But while Jesus was the Messiah, was anointed by God, it was a different kind of overthrowing that came with him, a revolution but not with the sword.  Jesus did not replace power with power, as in from the Czar to the General Secretary of the Communist Party.  Jesus replaced enemy with neighbour, foreigner with friend, other with us.  He let us see as God sees.  He let us love as God loves.  He did it himself, offering healing to the Syro-Phoenician woman’s daughter, the Roman centurion’s servant, the Samaritan woman at the well.  And he made it explicit in words from today’s reading:

You have heard that it was said, “You shall love your neighbour and hate your enemy.”  But I say to  you, Love your enemies and pray for those who persecute you.

What happened to this kind of revolutionary?  He was feared, arrested, tried, scourged, crucified and killed.  Not that others would be incited to rise up and overthrow the rulers with clubs and swords.  But that God would raise him from the dead, that we could be reconciled with God, finding peace with him, and inspired to make peace with others, that we who remain might live in freedom and peace.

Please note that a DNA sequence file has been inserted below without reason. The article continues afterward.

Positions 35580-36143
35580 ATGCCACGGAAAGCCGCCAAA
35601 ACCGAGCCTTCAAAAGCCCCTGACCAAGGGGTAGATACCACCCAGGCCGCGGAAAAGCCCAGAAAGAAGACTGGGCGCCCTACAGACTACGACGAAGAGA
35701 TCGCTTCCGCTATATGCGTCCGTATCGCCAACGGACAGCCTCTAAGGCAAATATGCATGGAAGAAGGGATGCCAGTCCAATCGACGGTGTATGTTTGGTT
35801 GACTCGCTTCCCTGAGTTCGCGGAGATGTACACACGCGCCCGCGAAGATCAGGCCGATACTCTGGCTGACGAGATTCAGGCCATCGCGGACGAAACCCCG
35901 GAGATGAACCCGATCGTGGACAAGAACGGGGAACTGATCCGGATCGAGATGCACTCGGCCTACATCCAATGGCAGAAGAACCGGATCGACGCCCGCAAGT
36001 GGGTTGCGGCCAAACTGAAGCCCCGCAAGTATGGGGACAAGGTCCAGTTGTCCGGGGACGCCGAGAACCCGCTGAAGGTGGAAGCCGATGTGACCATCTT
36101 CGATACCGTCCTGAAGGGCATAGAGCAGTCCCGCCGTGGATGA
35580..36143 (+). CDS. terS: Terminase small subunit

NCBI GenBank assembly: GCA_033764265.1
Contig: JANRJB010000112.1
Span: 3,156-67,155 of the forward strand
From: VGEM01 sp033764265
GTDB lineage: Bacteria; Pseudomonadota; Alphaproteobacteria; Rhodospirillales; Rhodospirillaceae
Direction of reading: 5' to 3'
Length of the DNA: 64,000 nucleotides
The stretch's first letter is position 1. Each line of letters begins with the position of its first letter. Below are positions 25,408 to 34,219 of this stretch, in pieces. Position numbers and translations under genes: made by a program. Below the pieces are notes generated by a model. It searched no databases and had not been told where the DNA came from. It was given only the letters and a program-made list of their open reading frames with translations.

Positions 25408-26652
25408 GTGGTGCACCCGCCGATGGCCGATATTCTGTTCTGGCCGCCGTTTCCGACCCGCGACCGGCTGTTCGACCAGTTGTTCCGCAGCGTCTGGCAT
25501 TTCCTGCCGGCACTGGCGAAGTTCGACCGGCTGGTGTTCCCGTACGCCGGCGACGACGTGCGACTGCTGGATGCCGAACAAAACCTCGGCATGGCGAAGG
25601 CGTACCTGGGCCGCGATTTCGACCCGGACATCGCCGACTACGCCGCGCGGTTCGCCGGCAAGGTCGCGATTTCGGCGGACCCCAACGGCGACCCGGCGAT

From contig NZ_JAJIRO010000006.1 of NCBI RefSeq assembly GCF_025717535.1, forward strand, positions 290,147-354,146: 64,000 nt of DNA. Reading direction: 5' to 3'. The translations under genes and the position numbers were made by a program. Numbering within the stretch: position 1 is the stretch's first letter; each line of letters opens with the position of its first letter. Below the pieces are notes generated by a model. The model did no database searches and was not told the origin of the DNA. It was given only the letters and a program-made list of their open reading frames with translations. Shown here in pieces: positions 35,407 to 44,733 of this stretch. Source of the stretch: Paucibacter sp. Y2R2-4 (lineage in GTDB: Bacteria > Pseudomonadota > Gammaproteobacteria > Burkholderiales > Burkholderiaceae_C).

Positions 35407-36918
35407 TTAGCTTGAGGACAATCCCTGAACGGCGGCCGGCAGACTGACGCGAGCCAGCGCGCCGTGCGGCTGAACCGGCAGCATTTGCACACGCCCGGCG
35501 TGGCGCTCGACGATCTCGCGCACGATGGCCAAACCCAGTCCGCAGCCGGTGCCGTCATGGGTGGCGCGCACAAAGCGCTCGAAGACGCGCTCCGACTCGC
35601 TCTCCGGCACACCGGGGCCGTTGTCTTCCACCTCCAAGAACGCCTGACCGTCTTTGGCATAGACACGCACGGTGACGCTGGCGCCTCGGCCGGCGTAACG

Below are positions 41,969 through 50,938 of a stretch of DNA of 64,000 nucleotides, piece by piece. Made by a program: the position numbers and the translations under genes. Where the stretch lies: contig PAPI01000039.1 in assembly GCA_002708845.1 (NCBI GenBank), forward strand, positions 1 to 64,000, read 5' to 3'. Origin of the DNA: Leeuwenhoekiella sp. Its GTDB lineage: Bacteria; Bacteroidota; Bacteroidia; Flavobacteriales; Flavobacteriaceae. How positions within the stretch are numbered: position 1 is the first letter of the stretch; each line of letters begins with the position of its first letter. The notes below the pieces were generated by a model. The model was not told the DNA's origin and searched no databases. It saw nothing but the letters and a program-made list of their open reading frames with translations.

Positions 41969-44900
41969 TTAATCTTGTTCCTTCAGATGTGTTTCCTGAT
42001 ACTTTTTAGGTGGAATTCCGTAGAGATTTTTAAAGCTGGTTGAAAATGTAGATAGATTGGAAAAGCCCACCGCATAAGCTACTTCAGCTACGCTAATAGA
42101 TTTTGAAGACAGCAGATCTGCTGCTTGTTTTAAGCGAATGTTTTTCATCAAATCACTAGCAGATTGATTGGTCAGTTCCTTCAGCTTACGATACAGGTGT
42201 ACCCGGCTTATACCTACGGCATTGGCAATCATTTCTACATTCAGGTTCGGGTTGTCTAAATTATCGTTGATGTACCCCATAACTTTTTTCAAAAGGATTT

Of course wars have been fought, and fought cruelly, by so-called Christian armies, from the Crusades to more recent times.  And so some may say that faith is part of the problem rather than the solution.  But Jesus’ words, actions, life and death point a different way.  As Benjamin Franklin, a founding father of the USA and awarded an honorary degree by the University in 1759, said: He who shall introduce into public affairs the principles of primitive Christianity will change the face of the world.

And so I do not believe we are condemned to nothing more than irony.  It is not naive to want to change the world.  It is right in honouring and remembering those who have died to wish Never again.  We remember the fallen today because we want a different world without new names carved into new memorials, where students write to the Principal with news from the trenches of education, of business, of public service – rather than from the theatre of war.  And I believe we have a way before us to change the world.  By loving our enemy; by seeing such others as God may see them; by praying for them as we may pray for ourselves; in naming the foreigner as our friend.

You may be thinking – this is all very worthy, but surely it’s irrelevant to diplomacy, to international relations, to the research and teaching in our own School of IR.  But why should it be?  Isn’t our basic approach to our fellow human beings always at the heart of our politics?

You and I may not be here in 2117.  But if the century between now and then is to see the change we want, enemies must become friends.  Is there any other kind of revolution which will really change the world?